Jefferson P. Nolan
Four out of 10.
When Cal Poly swimmer Trevor Cardinal asked his friend Carly O’Halloran if he had a shot with her twin sister, Kristen, she gave him a likelihood of four on a scale of 10.
The year was 2000, and Trevor, Carly and Kristen were at a Halloween party. Kristen sported a bright pink tube top and a few of her roommate’s outlandish clothes; Trevor dressed for a ’70s disco wearing a brown jacket and disproportionately sized sunglasses.
“(Carly) definitely wasn’t too confident in my prospects,” Cardinal said with a grin.
But he must have done something right.
On April 4, 2004, the one-time collegiate swimmer proposed marriage to Kristen, the Cal Poly volleyball player, who he had dated since sophomore year of college.
In a Mustangs’ uniform, her volleyball number was four; it was her lucky number.
Kristen O’Halloran said yes.
After almost eight years of marriage, the two former Cal Poly athletes have returned to San Luis Obispo, working for the past six years as faculty members in the biomedical engineering department. Now professors with their doctoral degrees, they look back at the days when they dated in college.
A volleyball standout at Arroyo Grande High School, Kristen finished her collegiate career as a co-captain outside hitter on the Cal Poly team. Playing with her twin sister, Carly, Kristen appeared in 357 sets, smashed 763 kills and notched 921 digs.
Trevor, a butterfly stroke swimmer on the men’s swimming team, redshirted his first year at Cal Poly. But through swimming, he became interested in a leadership group for student-athletes. Nicknamed “Block P,” Trevor became a member of the Student-Athlete Advisory Committee (SAAC) whose goal was to strengthen the bond between student-athletes. And back in the day, “Block P” was just beginning to endorse the new brother/sister teams.
“One of the things we started doing in ‘Block P’ was to promote student-athlete unity,” Trevor said. “It got athletes throughout all the departments involved in each other’s athletics and supporting each other. One of the ways we did that was through brother/sister teams.”
And of course, the men’s swimming team was paired with women’s volleyball.
“The idea is that a men’s team would get matched with a women’s team and vice versa,” Kristen said. “They came to all of our matches and painted their speedos and everything.”
After the 2000 volleyball season came to a close, Trevor asked if he could take Kristen to dinner to celebrate her 20th birthday.
But until he mentioned it during their dinner, she had no idea they were on a date.
“I thought it was a really nice effort on the part of my ‘brother team’ to take me out to my birthday,” Kristen said. “Apparently, it was a date. I just thought he was being nice. It was only about halfway through our dinner that he said something about it being a date.”
But once again, the butterfly stroke swimmer did something right.
The couple dated for more than a year and a half.
But as in most relationships, there was a time where the future didn’t look so bright.
It was in their senior year — right before volleyball season — that Trevor decided he no longer wanted to be in a relationship.
“We broke up for about six months in college,” Kristen said. “Which I would definitely recommend to most college students. Break up with the long-term person. It turned out to be the best thing ever. We got to decide if we actually wanted to be with each other.”
It was about six months later that Trevor began to realize he had made a mistake. By the end of the volleyball season, the two became friends once again.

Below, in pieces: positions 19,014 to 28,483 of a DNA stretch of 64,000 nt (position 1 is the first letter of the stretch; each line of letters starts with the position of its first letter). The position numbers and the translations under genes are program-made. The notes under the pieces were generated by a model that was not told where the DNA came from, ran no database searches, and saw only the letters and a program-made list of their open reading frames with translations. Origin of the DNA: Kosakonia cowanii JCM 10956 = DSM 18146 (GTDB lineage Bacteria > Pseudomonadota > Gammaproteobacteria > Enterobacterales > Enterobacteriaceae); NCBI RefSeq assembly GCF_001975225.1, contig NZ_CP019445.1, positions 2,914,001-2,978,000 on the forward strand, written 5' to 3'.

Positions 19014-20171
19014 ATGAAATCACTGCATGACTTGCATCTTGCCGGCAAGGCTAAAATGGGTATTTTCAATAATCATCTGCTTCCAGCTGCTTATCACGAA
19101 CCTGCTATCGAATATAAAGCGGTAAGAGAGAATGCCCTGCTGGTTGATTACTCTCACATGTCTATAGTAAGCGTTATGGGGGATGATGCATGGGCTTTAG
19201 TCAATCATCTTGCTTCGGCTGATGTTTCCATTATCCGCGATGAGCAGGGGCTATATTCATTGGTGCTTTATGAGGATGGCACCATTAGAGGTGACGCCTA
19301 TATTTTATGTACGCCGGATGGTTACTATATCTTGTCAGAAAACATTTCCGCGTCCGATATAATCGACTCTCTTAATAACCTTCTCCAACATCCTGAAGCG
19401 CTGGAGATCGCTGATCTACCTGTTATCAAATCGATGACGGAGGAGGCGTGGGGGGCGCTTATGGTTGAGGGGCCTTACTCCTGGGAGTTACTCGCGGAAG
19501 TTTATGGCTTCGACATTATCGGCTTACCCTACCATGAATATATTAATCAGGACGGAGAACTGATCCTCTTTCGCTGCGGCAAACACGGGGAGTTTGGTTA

“I think it’s the quintessential guy move,” Trevor said. “The guy gets kind of commitment-phobic. Wants to do his own thing and wants freedom. But he goes out and realizes this isn’t what I really wanted.”
After long talks and planning for the future, the two rekindled their relationship.
Cal Poly’s head athletic trainer Krystal Slover remembers Kristen and Trevor from their days spent in a Cal Poly uniform. After traveling extensively with the volleyball team, she has seen how difficult it was to maintain a romantic relationship as an athlete.
“Trevor had to swim,” Slover said. “They were able to have a relationship while both being athletes is one of the (most impressive) things that they worked out. They had their practices and everything else they had to coordinate around.”
After they graduated, the couple attended the University of Arizona together in pursuit of their doctoral degrees.
The Cardinals returned to Cal Poly in 2007 as professors, and they currently teach a wide variety of subjects from physiology and life sciences to instructing students how to grow cells and tissues.
But a new addition has been made to the Cardinal family in just the past few months.
Born Aug. 6, Bridget Cardinal is a 6-month newborn, growing up in the place where her parents fell in love.
“I’m glad to see them back,” Slover said. “I know (Kristen’s) family having seen both sisters. I think anytime you can be together with family, that’s pretty awesome. They just had their first baby, and Kristen was around when I had my first child. Now to see her with her own baby, that’s pretty cool.”
Even though the couple will spend this Valentine’s Day grading papers and losing sleep because of their crying child, Kristen and Trevor still reminisce of the days spent together as student-athletes.
“The best part about meeting here as athletes is that it is such a big part of your life,” Kristen said. “I hope the athletes now realize that and how cool it is to be a college athlete. I’m not a volleyball player anymore. I’m a faculty member. I’m a mom. I’m a wife. But that was a really big part of my life — being a college volleyball player. (Trevor) remembers that, and he was a big part of that.”